Date: Tue, 2 Sep 2008 00:35:59 0700
ReplyTo: Oliver.Kuss@MEDIZIN.UNIHALLE.DE
Sender: "SAS(r) Discussion" <SASL@LISTSERV.UGA.EDU>
From: Oliver.Kuss@MEDIZIN.UNIHALLE.DE
Organization: http://groups.google.com
Subject: Re: Personperiod data set with gamma heterogeneity
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On 31 Aug., 16:34, stefan.p...@ISH.DE (Stefan Pohl) wrote:
> Hi list,
>
> I have a personperiod data set and I want to know if there is unobserved
> heterogenity in my data.
> First of all, I simply estimated PROC logistic with so much constants as
> periods and several covariantes, sex, premum paid... (varying over the
> periods).
>
> My data look like this. For 2 persons:
>
> Person Period event indicator premium
> 1 1 0 100
> 1 2 0 110
> 1 3 1 130
> 2 . . .
> 2 . . .
> 2 3 0 250
> 2 4 0 230
> 2 5 0 220
> 2 6 0 210
> 2 7 0 190
> 2 8 0 180
>
> Person 1 is observed complete an has the event in period 3 (event
> indicator=1).
>
> Person 2 is in periods 1 and 2 left truncated: not under risk, I have no
> covariate information and in the estimation procedure this Personperiod is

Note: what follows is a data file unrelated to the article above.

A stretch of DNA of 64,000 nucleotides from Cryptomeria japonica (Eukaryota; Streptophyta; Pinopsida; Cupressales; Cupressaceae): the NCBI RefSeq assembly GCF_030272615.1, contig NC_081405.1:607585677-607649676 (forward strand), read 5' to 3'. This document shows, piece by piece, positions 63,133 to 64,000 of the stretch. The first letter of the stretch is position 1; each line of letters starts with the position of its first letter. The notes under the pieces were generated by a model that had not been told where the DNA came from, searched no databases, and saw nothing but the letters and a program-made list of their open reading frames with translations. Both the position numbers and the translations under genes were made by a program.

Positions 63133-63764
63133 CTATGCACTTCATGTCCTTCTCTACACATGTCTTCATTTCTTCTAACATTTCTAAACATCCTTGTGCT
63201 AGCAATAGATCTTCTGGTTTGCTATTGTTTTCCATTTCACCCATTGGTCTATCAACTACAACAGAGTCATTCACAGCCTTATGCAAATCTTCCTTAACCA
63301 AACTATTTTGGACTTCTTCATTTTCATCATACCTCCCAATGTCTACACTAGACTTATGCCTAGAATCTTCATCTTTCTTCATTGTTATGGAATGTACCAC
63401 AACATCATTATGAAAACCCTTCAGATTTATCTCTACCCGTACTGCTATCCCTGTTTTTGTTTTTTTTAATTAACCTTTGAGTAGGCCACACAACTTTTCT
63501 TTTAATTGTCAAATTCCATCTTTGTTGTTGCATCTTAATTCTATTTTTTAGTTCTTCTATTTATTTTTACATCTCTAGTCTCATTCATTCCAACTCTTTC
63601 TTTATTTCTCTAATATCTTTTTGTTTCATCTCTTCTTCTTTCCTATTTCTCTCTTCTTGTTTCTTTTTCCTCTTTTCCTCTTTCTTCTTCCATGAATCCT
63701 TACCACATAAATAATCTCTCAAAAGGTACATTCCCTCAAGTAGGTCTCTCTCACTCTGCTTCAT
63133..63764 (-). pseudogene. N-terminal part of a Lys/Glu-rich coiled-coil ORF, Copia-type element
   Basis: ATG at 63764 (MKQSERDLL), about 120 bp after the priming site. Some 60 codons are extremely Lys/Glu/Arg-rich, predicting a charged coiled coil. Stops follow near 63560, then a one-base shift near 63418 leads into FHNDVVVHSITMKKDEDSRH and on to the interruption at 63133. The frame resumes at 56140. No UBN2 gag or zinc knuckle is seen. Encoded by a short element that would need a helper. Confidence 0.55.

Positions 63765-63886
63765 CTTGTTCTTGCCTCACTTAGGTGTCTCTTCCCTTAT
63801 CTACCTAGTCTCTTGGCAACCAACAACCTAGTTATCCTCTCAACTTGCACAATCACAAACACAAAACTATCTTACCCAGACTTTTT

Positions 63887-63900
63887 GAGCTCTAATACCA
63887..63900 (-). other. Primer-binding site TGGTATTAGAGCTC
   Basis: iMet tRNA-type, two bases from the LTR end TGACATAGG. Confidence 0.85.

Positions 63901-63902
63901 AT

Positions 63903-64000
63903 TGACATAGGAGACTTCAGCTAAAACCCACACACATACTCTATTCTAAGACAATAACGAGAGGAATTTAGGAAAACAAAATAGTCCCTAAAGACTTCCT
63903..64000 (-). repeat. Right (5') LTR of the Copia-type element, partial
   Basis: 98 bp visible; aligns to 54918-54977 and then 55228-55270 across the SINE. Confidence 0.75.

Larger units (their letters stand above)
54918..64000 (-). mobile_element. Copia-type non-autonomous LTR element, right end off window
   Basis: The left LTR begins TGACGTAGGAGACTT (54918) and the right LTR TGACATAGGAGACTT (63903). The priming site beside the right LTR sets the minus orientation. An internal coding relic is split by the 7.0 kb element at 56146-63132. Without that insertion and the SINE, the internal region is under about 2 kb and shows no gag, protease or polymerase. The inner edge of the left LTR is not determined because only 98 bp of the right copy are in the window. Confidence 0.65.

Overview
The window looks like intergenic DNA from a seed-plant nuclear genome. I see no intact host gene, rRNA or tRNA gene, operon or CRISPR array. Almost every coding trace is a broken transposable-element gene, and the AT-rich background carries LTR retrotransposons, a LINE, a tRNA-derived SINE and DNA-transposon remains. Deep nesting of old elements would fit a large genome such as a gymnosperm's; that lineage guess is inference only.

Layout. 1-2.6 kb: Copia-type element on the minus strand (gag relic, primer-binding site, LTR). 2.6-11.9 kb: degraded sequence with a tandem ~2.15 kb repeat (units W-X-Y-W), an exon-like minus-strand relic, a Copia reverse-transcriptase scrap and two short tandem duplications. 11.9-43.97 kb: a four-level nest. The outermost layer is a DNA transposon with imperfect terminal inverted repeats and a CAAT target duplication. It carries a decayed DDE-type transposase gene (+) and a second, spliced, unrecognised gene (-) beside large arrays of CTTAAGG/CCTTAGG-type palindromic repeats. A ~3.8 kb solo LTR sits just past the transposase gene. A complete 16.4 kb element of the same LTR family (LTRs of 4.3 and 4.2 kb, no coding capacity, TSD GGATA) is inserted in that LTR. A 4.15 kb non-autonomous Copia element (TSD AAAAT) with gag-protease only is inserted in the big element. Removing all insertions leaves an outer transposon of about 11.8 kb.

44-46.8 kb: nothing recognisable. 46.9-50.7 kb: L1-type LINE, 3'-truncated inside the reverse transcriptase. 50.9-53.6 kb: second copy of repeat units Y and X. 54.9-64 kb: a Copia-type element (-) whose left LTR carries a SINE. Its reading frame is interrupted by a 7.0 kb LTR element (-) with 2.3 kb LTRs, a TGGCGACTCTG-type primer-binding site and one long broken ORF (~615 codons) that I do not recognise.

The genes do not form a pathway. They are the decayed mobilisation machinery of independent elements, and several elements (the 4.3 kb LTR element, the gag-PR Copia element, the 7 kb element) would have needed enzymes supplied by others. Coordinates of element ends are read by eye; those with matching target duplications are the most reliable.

> dropped out. Person 2 is also right censored, i.e. the event indicator = 0.
>
> What I want to know: Is there a very naive way to incorporate gamma frailty
> (with mean=1) by sampling values from the appropriate gamma distribution an
> deal the values as a separate covariate, like sex, premium. The gamma
> frailty term should be the same for each person.
>
> Is this a good idea?
>
> Best Stefan.
Dear Stefan,
if you are willing to accept an exponential survival distribution in
periods you can interpret your model as a Poisson model with a
specific offset, sometimes also called a piecewise exponential model.
This equivalence between survival and Poisson models has been shown by
Aitkin and Clayton (The fitting of exponential, Weibull and extreme
value distributions to complex censored data using GLIM. Applied
Statistics 29, 156–163.).
As such you can code your model with PROC GENMOD or PROC GLMMIX and
account for the person effect via GEE (GENMOD) or incorporating a
random effect (GLIMMIX). Please note that in the random effect case
you will have a normal (not a gamma) distribution for the random
effect.
However, I am not sure if this adjusts adequatly for your left
truncated data ...
Hope that helps,
Oliver